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National park authorities urge tourists to stop taking selfies: 'Some ... think the rules don't apply to them'

This kind of behavior is frustratingly common.

This kind of behavior is frustratingly common.

Photo Credit: iStock

They say that a picture is worth a thousand words, but for some tourists in Australia, a picture cost them over $400.

Several tourists visiting Carnarvon National Park in Queensland, Australia, were hit with fines after leaving the boardwalks to enter protected areas containing ancient Indigenous rock art. Many of the tourists even touched the art, risking both physical damage and committing a highly offensive act — and it happened six times in one year.

Kristine Sloman, a Bidjara Indigenous leader in Queensland, explained that "'getting off the boardwalks and walking around is of the utmost disrespect and is comparable to attending someone's funeral and walking on their coffin."

This kind of behavior is frustratingly common.
Photo Credit: Reddit

"Some visitors to Carnarvon National Park think the rules don't apply to them," said the park's senior ranger, Luke Male.

This kind of disrespectful behavior by tourists — often nicknamed tourons, a combination of tourist and moron — is frustratingly common. Tourons are known for behaving recklessly and endangering themselves and others, whether they're stopping traffic to take a photo with wildlife, littering, or even unabashedly driving over rare plants.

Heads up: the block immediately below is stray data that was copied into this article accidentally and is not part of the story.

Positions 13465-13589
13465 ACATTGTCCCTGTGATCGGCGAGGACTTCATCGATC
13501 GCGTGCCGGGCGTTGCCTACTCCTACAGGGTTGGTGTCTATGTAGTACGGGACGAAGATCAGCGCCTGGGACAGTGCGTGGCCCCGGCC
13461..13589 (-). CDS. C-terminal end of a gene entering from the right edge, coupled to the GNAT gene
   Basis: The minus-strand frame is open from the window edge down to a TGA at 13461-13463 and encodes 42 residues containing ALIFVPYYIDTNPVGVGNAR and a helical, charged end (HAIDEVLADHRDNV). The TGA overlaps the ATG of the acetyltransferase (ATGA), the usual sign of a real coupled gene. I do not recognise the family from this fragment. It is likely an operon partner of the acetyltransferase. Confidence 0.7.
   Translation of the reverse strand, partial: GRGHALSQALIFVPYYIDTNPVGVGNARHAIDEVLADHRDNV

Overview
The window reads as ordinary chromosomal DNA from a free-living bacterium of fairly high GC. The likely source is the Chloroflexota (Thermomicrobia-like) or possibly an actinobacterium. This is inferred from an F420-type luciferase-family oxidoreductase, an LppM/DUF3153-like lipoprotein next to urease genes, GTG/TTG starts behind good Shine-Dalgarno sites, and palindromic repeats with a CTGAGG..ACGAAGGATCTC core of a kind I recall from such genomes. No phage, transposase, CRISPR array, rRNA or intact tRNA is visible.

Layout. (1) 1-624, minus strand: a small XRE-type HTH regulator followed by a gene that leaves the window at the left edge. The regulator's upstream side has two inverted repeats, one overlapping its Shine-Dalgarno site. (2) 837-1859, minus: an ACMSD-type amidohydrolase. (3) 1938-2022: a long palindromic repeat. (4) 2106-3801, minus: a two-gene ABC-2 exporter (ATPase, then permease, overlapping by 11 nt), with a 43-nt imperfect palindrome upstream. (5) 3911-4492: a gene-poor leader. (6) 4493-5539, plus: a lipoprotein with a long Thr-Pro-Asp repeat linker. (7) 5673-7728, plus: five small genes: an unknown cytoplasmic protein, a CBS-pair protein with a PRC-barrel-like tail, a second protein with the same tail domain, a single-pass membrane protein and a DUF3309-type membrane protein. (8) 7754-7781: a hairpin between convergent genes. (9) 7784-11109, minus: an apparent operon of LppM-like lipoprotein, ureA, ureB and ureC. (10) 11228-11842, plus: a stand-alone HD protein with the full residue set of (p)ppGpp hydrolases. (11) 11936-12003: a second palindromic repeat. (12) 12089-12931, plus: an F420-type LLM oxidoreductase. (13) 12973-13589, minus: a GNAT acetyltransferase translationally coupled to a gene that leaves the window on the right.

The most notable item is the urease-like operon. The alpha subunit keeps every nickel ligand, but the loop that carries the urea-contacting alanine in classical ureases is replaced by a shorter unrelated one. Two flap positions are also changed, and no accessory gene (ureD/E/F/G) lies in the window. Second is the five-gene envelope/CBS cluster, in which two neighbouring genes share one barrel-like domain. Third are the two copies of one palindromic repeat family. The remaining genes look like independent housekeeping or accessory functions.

Unsurprisingly, tourons generally end up harming the very place they're visiting, which is why places like Carnarvon are fighting back.

"The Queensland Parks and Wildlife Service makes no apology for taking compliance action against people who break the rules because they believe they are influencers," Ranger Male said

He continued, "The ochre stencil art of the region is unique, diverse, highly complex and spectacular, and the rock art is embedded within sandstone that is incredibly fragile … touching them can damage cultural artefacts that are thousands of years old."

It may seem like placing a hand on top of artwork isn't a big deal. However, the cumulative damage from wear, sunscreen, sweat, and hand sanitizer can accumulate quickly.Other tourons have even gone so far as to carve their names into fragile landscapes or spraypaint them.

"Many people around the world have chosen to close their sacred sites due to destructive impacts," said Sloman, "and it would be a great shame to resort to this type of action."

"Let's appreciate, learn, nurture, and respect each other's cultures and ensure no more of our sacred places are damaged or closed to the public."

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